Q: My mother-in-law has begun doing the “pop-in.” My husband passive-aggressively hinted that he wished he had known she was coming over. Her response was, “I’m your mother; I don’t need to let you know when I’m coming over.” I regard this as total disrespect.
She has done this plenty of times, including popping in when I was having a dinner with my parents and children, which made her mad because she and my father-in-law hadn’t been invited.
She did the pop-in again last week. My husband, four children and I were about to sit down to a family dinner when she rang the doorbell. I didn’t have enough food for her and my father-in-law, which made us all uncomfortable. She made a sarcastic comment, “Gee, I guess I shouldn’t have come over,” then she sat in the living room staring at us as we ate.
I have begged my husband to say something, but he says it would be disrespectful. I said it is disrespectful that she comes over without checking with us first. What’s your take on this? — No Pop-Ins, Please
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A: You have my sympathy. Your mother-in-law is a handful. Your husband may be so cowed by his mother that he’s afraid to assert himself. You are under no obligation to entertain anyone who pops in, including her. The next time she shows up unannounced, remind her to call first and suggest that she come back some other time.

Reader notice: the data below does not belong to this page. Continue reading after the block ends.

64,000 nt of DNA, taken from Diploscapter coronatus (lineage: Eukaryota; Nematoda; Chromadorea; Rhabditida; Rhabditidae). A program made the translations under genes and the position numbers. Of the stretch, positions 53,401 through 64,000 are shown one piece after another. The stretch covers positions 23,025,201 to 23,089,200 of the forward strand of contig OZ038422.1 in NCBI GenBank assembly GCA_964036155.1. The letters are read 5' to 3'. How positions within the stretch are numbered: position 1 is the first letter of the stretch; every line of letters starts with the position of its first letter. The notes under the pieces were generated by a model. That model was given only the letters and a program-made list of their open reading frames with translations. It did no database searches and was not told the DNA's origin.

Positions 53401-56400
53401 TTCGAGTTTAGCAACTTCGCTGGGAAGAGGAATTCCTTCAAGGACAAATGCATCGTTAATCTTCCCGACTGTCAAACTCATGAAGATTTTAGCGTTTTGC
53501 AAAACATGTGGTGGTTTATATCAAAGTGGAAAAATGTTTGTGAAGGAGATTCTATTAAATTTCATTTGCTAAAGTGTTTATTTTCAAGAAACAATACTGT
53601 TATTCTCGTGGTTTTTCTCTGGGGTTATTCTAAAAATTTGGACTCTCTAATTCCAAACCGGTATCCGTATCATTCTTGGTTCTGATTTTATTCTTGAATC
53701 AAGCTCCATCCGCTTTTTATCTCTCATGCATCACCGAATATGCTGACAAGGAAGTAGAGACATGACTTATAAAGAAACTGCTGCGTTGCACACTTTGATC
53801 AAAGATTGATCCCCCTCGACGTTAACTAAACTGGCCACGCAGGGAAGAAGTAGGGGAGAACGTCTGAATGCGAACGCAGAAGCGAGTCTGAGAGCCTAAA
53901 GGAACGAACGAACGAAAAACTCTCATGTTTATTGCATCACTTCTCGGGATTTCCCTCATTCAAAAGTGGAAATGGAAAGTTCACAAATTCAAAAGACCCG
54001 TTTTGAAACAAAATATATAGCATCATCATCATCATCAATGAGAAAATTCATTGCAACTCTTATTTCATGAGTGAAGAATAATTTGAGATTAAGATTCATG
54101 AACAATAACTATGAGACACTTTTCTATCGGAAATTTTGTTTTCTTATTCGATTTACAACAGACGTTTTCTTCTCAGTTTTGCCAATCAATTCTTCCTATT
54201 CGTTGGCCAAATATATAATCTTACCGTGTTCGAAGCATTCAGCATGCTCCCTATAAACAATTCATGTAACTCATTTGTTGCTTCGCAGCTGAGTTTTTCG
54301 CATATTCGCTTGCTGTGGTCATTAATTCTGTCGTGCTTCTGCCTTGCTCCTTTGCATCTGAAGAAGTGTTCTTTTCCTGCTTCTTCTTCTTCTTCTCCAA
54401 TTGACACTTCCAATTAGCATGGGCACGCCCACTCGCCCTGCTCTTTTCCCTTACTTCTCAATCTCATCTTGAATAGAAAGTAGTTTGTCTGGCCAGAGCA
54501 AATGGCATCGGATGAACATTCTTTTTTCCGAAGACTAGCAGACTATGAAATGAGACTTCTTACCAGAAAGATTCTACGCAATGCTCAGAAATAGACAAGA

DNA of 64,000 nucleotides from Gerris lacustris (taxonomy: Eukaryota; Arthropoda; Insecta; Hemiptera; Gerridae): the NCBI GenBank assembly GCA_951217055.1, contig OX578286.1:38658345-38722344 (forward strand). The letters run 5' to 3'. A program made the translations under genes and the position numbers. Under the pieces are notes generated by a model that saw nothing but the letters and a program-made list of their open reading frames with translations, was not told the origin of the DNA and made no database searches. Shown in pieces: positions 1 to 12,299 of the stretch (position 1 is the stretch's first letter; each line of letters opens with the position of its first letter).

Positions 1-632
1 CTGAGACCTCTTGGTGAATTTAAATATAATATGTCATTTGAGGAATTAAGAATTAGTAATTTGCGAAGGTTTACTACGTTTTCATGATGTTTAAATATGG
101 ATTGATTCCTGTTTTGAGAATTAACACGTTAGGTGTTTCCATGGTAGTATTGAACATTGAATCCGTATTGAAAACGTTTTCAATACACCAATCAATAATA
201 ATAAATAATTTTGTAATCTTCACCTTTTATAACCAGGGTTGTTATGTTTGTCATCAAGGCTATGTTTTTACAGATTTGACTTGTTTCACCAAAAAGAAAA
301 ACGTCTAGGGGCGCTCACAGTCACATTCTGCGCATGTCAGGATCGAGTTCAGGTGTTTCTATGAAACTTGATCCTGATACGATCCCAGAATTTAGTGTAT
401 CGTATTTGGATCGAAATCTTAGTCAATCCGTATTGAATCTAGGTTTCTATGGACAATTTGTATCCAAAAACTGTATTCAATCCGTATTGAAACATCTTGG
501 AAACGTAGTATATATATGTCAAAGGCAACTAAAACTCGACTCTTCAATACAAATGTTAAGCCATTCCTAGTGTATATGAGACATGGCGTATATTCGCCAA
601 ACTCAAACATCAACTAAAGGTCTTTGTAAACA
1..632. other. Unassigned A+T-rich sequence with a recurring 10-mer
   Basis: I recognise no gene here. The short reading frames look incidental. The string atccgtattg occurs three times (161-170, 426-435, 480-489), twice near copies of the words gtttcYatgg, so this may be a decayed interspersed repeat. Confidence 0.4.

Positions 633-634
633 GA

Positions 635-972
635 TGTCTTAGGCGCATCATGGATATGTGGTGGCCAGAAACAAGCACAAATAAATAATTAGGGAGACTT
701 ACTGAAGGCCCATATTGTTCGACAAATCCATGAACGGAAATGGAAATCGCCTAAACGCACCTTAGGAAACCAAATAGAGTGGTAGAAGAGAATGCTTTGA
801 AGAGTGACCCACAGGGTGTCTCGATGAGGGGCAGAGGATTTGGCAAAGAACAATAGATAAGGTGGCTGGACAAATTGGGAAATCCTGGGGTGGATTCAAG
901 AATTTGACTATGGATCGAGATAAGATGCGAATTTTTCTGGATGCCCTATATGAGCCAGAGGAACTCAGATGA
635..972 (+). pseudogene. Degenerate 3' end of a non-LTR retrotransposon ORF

Q: My fiancee has a 15-year-old son, “Jason,” who spends countless hours in his room playing Xbox with his buddies. He is loud and obviously has fun, by the sound of it. However, when he comes out for meals, he doesn’t communicate or answer questions like, “How was school?” or “What do you think of that?”
My fiancee and I don’t live together. We see each other three times a year for two to three weeks at a time. My fiancee says Jason acts the same way whether I’m here or not. He isn’t close with his dad, either.
Is this a phase that he will grow out of, or does he need professional help? We get along, but there is never much conversation. I ask questions to encourage interaction, but it hasn’t been successful. — Frustrated in Montana
A: Whether Jason’s going through a phase or not depends on whether he has always had poor verbal skills and ignored questions he was asked. He might be reluctant to answer because he’s having problems socially or academically in school, or because the opinions you’re asking for concern things he has never given much thought to.
Boys that age are sometimes less verbal than when they are older, and their dependence on social media has contributed to it. Teens who spend most of their time in the virtual world tend to have lower verbal abilities than those who spend less.
If you and your fiancee are truly concerned, she should talk about this with a counselor at Jason’s school and ask if counseling or intervention of any kind is needed.
Write Dear Abby at DearAbby.com or P.O. Box 69440, Los Angeles, CA 90069.